It is true that Aviation was in bankruptcy, not Holdings. But the transfer of property, the loan
arrangement with Mr. Martin, and the bankruptcy settlement are all bound up together in a common
nucleus of facts that necessarily include Holdings. So the argument that the bankruptcy involved Aviation
while this case is against Holdings is more imaginary than real.
9 – OPINION AND ORDER
decision by this Court in favor of World Fuel would be negated by a decision by the bankruptcy
court that Aviation is the true owner of the Property.
I therefore conclude that World Fuel lacks standing to pursue its fraudulent conveyance
claims, because the Trustee has exclusive standing to bring such claims in these circumstances. I
GRANT summary judgment to Mr. Martin and DENY summary judgment to World Fuel on
World Fuel’s fraudulent conveyance claim.
Mr. Martin’s fraudulent conveyance counterclaim against World Fuel
The Trustee’s exclusive right to pursue fraudulent conveyance claims
also bars Mr. Martin’s counterclaim.
Although World Fuel does not argue that Mr. Martin lacks standing to bring his
fraudulent conveyance claim, the same concerns apply to Mr. Martin’s counterclaim in this
context. The Trustee has a pending claim against World Fuel, alleging that the May 2012
guaranty and the $5.2 million payment after the Helicopters sale were fraudulent. Motion  at
12 n.2; Bankruptcy Dkt. . Mr. Martin’s fraudulent conveyance counterclaim is against the
state court judgment, which rested in part on these events. Allowing this counterclaim to proceed
would interfere with the Trustee’s exclusive right to pursue such a claim, and I conclude Mr.
Martin also lacks standing. I therefore GRANT summary judgment to World Fuel on Mr.
The collateral attack doctrine also bars Mr. Martin’s counterclaim.
Even if Mr. Martin had standing, his counterclaim is barred by the collateral attack
doctrine. As Mr. Martin acknowledged at oral argument, his counterclaim focuses on World
Fuel’s February 2015 state court judgment because any claim against the July 2012 Blanket
Guaranty is barred by the applicable statute of limitations. See O.R.S. § 95.280(2) (stating that a
10 – OPINION AND ORDER
claim under O.R.S. § 95.230(1)(b) or § 95.240(1) must be brought “within four years after the
transfer was made or the obligation was incurred”).
But Mr. Martin’s counterclaim against the February 2015 state court judgment is barred
by the collateral attack doctrine. “[A]s a general rule, if the court has jurisdiction over the parties
and the subject matter, the ensuing judgment, even if erroneous is not void and cannot be
collaterally attacked until reversed or annulled, no matter how erroneous it may be.” Rogue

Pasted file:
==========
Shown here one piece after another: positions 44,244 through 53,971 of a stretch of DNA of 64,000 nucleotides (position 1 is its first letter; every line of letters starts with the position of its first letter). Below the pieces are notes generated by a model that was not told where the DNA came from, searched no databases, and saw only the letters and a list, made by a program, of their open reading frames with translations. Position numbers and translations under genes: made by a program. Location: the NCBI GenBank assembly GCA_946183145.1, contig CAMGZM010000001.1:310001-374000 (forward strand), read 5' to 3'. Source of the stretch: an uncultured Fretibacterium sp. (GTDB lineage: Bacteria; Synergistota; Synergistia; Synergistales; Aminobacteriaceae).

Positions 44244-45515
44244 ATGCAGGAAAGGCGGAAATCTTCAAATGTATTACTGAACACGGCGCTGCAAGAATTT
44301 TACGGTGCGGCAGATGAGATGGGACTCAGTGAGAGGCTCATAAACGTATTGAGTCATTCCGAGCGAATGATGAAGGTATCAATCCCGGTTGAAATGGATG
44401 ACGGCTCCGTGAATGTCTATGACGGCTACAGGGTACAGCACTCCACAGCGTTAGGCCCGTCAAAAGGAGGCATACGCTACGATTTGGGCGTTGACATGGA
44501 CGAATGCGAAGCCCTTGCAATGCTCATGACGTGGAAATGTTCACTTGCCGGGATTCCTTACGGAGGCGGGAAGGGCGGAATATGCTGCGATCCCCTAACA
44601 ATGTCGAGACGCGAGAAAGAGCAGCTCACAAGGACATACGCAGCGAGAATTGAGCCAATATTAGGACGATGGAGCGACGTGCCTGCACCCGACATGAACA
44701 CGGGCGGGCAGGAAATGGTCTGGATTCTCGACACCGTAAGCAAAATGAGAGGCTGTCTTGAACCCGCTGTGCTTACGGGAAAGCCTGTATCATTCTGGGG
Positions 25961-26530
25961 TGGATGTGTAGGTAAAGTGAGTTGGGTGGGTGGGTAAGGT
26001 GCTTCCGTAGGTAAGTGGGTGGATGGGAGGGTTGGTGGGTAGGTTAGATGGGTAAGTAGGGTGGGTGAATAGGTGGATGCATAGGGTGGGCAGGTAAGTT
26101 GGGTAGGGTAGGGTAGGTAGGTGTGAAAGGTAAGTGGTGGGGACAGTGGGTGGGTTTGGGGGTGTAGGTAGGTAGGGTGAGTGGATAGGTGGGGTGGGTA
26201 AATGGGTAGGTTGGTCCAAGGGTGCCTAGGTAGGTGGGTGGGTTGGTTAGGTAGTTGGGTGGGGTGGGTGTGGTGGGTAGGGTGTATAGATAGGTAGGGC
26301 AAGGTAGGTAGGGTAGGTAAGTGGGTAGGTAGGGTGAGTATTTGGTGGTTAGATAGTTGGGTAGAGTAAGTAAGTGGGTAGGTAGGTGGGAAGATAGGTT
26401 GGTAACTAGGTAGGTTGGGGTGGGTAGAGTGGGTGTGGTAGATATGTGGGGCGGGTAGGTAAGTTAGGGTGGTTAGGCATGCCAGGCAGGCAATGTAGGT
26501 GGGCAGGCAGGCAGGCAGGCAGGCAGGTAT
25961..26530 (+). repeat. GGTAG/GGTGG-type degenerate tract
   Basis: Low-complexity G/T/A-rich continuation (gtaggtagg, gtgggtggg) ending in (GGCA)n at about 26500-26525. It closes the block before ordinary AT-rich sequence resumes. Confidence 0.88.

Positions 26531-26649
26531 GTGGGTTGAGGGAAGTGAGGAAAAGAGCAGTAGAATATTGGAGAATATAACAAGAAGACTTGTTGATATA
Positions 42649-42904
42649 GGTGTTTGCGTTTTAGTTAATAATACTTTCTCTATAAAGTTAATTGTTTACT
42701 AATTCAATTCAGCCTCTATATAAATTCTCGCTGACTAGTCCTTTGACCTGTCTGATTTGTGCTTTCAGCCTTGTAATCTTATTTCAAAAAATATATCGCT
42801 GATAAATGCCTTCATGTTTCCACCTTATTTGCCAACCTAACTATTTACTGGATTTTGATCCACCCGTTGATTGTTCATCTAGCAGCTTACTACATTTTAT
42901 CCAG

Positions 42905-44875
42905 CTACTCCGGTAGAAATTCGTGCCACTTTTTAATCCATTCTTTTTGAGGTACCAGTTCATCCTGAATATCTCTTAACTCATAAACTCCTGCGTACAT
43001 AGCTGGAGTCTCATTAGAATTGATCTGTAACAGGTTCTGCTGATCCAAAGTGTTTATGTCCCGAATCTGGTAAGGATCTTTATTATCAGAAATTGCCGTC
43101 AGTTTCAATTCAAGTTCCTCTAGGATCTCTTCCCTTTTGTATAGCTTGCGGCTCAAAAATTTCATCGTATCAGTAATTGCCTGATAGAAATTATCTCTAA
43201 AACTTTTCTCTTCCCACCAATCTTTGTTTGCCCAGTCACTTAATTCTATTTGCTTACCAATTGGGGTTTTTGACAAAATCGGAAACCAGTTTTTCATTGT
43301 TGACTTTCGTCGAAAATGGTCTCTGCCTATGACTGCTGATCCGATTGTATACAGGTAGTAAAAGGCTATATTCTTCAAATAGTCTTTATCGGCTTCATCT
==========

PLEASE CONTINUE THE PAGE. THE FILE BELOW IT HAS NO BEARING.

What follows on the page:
Valley Mem’l Hosp. v. Salem Ins. Agency, Inc., 510 P.2d 845, 849 (Or. 1973). Here, there is no
evidence that World Fuel’s state court judgment against Holdings has been reversed or annulled.
And Mr. Martin’s argument that Oregon law exempts claims of fraud from the collateral attack
doctrine is not persuasive. Although Oregon courts have concluded that marriage-dissolution
judgments may be collaterally attacked in UFTA proceedings, Johnson v. Johnson, 730 P.2d
1221 (Or. 1986) (en banc), Mr. Martin offers no evidence or supporting case law to show that
this exception to the collateral attack doctrine applies here. See Greeninger v. Cromwell, 915
P.2d 479, 481 n.3 (Or. Ct. App. 1996) (noting that “[s]pecial scrutiny is applied to transfers
between spouses where the debtor spouse is thereby rendered insolvent and unable to satisfy the
claims of his creditors.”) (quoting Kardynalski v. Fisher, 482 N.E. 2d 117 (Ill. Ct. App. 1985)).
And even if the marriage-dissolution exception applied more broadly, it would not apply
to Mr. Martin’s claim, which is based on allegations of constructive fraud. In Greeninger, the
Oregon Court of Appeals applied Johnson’s holding to a claim of fraudulent transfer under
Oregon’s UFTA, concluding that a party could avoid a dissolution judgment by claiming and
proving extrinsic fraud. Id. at 481. As the Johnson court explained, “[e]xtrinsic fraud consists of
collateral acts not involved in the fact finder’s consideration of the merits of the case. On the
other hand, intrinsic fraud consists of acts which pertain to the merits.” Johnson, 730 P.2d at
11 – OPINION AND ORDER
1222. Applying Oregon law under Johnson and Greeninger to a dissolution judgment, the Ninth
Circuit concluded that under the Oregon UFTA, “[a] party may not proceed under a constructive
fraud theory when challenging a state-court judgment collaterally, but constructive fraud is still a
viable theory for challenging all other types of transfers.” In re Bledsoe, 569 F.3d 1106, 1110
(9th Cir. 2009). Mr. Martin only alleges a fraudulent conveyance under a constructive fraud
theory. I therefore conclude that even if Mr. Martin had standing, his counterclaim would still be
barred by the collateral attack doctrine.
For the reasons stated above, I GRANT in part World Fuel’s Motion for Summary
Judgment  and GRANT summary judgment to World Fuel on Mr. Martin’s counterclaim. I
DENY summary judgment to World Fuel on its claim for fraudulent conveyance and DENY as
moot World Fuel’s Motion on Mr. Martin’s affirmative defenses. I GRANT in part Mr. Martin’s
Motion for Summary Judgment  and GRANT summary judgment to Mr. Martin on World
Fuel’s fraudulent conveyance claim. I DENY summary judgment to Mr. Martin on his
counterclaim and DENY as moot Mr. Martin’s Motion on all other grounds. I DENY as moot
World Fuel’s Motion to Strike .
IT IS SO ORDERED.
DATED this ____ day of February, 2018.
/s/ Michael W. Mosman
MICHAEL W. MOSMAN
Chief United States District Judge
12 – OPINION AND ORDER